Cognitive Web Accessibility Assessments: Lessons Learned So Far

This is a follow-up to my previous post that described my second structured assessment of cognitive Web accessibility.  The work’s progression can be seen via this blog’s Category of Cognitive Web Accessibility Assessments.

Assessment Scoring System Needed Revision

The result of the second structured assessment was that the Web site was inaccessible to people with developmental disabilities.  Had I followed my original assessment plan, the result would have been the opposite.  This is because of the plan’s scoring system.

I had intended to score one point if any Web site feature met even one guideline of each of the sections of WebAIM’s Cognitive Web Accessibility Checklist. While following this system during my second structured assessment, I realized it was too generous.  Points were adding up although it was obvious to me the site was likely inaccessible by people with developmental disabilities.

Consequently, I decided to average the number of guidelines that were met (successes) with those that were not (failures) for each checklist section.  Arbitrarily but within reason, I also decided an average success of 80% or higher would score one point.  I will apply this standard to future assessments unless I learn it is unworkable.

Assessments Require Significant Effort

When I developed my original assessment plan for 100 sites, I had been hoping the work could be performed quickly.  That was naive.  I now recognize much more work is needed.  Every relevant guideline in all of the checklist sections must be evaluated to portray a site’s cognitive Web accessibility as well as possible.  Indeed, because I evaluated all the relevant guidelines in the last (and only) structured assessments, comprehensive portrayals of the sites’ cognitive Web accessibility were produced.

Assessments Should Be Performed By Users

The cognitive accessibility of Web sites would be best assessed by users with cognitive disabilities.  I was reminded of this by Joe Chidzik after I posted my second structured assessment.  Specifically, his message was, “A site may be *likely* to cause accessibility issues, but to claim it does so without user testing isn’t helpful”.  Point taken.

Yet this assessment work, in part, is an attempt to find a uniform way for developers to help determine the cognitive accessibility of Web sites.  Of the many automated tools that help assess general Web accessibility, none are focused on cognitive Web accessibility.  WebAIM is pursuing funding to incorporate such assessment into its WAVE Web accessibility evaluation tool.  My work is an unofficial precursor to that.  I hope it will be helpful.

That said, I would like to include people with cognitive disabilities in this work.  Honestly though, I don’t know how to do it simply and economically.  (This project’s work is performed primarily on my own time and is unfunded.)  I am open to constructive suggestions.  Please post a comment with one.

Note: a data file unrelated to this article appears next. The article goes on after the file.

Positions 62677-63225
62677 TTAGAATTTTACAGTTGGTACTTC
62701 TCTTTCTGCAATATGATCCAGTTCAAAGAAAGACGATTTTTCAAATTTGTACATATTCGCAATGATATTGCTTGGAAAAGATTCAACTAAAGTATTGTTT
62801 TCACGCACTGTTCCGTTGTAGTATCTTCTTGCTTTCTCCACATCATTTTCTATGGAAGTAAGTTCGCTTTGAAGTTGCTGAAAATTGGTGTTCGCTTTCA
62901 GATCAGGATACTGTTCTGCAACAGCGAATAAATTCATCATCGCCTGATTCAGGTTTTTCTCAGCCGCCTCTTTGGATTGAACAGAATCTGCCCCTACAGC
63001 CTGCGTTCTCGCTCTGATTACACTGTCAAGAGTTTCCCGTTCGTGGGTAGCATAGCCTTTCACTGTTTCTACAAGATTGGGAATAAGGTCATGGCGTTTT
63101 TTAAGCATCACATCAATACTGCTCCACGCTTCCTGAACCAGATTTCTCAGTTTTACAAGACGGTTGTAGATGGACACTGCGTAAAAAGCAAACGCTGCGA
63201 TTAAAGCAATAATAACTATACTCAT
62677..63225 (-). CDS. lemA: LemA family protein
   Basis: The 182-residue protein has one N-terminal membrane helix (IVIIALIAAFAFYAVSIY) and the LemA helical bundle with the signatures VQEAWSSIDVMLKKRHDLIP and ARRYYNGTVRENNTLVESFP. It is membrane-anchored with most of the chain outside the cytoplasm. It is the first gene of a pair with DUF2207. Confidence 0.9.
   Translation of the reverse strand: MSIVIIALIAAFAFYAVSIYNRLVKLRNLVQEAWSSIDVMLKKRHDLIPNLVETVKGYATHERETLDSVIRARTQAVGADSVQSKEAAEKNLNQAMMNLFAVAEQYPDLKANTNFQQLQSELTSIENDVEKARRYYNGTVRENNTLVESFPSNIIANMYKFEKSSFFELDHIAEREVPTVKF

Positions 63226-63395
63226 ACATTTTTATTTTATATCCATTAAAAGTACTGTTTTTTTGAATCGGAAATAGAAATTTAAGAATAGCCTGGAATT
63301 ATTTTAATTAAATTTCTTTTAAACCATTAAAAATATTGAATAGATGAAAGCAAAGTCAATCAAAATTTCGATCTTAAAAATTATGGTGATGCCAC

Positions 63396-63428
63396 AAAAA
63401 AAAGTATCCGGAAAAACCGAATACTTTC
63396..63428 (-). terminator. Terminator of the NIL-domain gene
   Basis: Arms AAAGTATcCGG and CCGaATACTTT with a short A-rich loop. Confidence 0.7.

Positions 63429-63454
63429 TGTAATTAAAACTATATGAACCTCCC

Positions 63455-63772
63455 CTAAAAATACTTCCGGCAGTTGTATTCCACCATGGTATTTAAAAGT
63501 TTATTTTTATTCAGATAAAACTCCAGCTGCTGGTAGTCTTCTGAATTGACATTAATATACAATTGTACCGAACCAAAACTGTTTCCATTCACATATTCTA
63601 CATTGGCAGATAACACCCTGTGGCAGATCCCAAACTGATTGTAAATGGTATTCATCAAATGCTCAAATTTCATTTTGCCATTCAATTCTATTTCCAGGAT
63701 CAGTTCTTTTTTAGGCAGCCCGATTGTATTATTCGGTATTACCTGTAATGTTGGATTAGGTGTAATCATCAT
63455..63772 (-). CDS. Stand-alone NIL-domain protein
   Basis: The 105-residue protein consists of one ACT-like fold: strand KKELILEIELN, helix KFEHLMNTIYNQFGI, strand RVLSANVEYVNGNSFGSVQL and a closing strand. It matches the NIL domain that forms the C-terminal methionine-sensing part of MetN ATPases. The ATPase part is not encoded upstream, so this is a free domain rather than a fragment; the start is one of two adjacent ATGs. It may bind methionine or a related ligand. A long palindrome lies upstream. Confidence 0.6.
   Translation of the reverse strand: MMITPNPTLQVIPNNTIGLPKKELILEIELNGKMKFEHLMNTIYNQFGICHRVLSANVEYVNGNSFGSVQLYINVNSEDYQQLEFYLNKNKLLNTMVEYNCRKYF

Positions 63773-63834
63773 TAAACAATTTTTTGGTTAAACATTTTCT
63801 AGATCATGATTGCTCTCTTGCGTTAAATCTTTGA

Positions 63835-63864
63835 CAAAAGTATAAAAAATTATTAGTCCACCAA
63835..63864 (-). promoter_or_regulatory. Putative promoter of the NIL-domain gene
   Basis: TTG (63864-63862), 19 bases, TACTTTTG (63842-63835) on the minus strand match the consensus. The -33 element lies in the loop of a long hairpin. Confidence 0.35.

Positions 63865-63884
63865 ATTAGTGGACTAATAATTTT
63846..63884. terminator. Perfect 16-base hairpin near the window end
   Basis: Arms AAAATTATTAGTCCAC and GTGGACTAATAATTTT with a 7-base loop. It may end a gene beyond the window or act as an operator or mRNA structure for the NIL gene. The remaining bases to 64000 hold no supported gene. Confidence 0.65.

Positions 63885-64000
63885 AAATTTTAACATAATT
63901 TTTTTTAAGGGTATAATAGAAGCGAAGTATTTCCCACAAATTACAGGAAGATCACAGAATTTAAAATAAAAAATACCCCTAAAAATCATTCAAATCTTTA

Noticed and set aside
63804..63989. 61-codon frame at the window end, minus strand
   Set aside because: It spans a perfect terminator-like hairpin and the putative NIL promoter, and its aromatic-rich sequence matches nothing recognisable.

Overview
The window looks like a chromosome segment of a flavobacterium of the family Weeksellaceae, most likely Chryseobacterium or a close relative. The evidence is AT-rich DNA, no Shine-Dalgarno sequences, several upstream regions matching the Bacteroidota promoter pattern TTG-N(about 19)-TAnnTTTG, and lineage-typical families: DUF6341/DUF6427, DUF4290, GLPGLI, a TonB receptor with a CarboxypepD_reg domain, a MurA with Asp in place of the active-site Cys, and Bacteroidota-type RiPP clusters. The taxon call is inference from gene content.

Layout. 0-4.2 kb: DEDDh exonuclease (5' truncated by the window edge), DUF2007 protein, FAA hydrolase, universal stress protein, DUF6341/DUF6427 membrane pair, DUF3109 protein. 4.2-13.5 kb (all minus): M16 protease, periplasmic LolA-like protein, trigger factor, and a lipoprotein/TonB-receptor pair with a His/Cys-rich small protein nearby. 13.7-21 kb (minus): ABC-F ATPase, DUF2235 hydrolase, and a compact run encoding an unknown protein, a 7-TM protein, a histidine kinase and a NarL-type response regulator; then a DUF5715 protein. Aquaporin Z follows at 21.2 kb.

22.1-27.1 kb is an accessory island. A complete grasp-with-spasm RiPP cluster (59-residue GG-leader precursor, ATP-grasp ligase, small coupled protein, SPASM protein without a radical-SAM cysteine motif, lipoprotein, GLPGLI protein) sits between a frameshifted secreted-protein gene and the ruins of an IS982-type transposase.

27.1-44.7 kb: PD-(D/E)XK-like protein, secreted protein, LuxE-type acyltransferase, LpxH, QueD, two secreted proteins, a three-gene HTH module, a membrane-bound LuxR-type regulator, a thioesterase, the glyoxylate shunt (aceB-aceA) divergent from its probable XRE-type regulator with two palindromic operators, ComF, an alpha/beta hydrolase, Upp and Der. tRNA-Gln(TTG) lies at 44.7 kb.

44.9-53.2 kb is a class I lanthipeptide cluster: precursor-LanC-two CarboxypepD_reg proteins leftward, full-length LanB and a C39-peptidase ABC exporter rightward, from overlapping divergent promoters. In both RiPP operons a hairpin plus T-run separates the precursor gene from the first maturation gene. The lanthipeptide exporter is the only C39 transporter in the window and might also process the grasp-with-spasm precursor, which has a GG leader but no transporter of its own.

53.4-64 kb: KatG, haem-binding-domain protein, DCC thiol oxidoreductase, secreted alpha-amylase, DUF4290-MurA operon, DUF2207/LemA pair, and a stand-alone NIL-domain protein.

One Response to “Cognitive Web Accessibility Assessments: Lessons Learned So Far”

  1. Joe CHidzik Says:

    Very interesting read on your cognitive assessment articles and on this site in general. It’s great to see work being done on evaluating the cognitive accessibility of websites.

    I’d like to add to the point raised above by myself on the usefulness of non-user based testing. User testing is indeed the best way of discovering the biggest range of usability\accessibility issues, however expert reviews such as the ones you are carrying out, complement any user testing well, and are a great way of establishing benchmarks across sites, as testing will be carried out consistently.

    Additionally, as you rightly point out, even basic user testing is not always practical from an economic point of view.

    Whilst a comprehensive usability\accessibility review should always have some user involvement, reviews such as this can pick up on more common issues and have them addressed before a more in depth review is carried out. This would be particularly useful in the design stages of a project, where multiple iterations of designs are gone through consecutively. It would be unrealistic to expect user testing to be carried out on all the seperate design iterations.

    Additionally, establishing a methodology for carrying out cognitive assessments means that web designers themselves can pre-empt user testing by carrying out basic checks themselves, which serves the dual purpose of streamlining any potential user testing by enabling a focus on more in depth issues, and also gives some level of awareness training to web designers on typical issues faced by users with cognitive difficulties. In the long run this can only be a good thing.

    I would say that a holistic approach to web accessibility (cognitive, physical and sensory) can and should include not only user testing but expert assessments to known guidelines.



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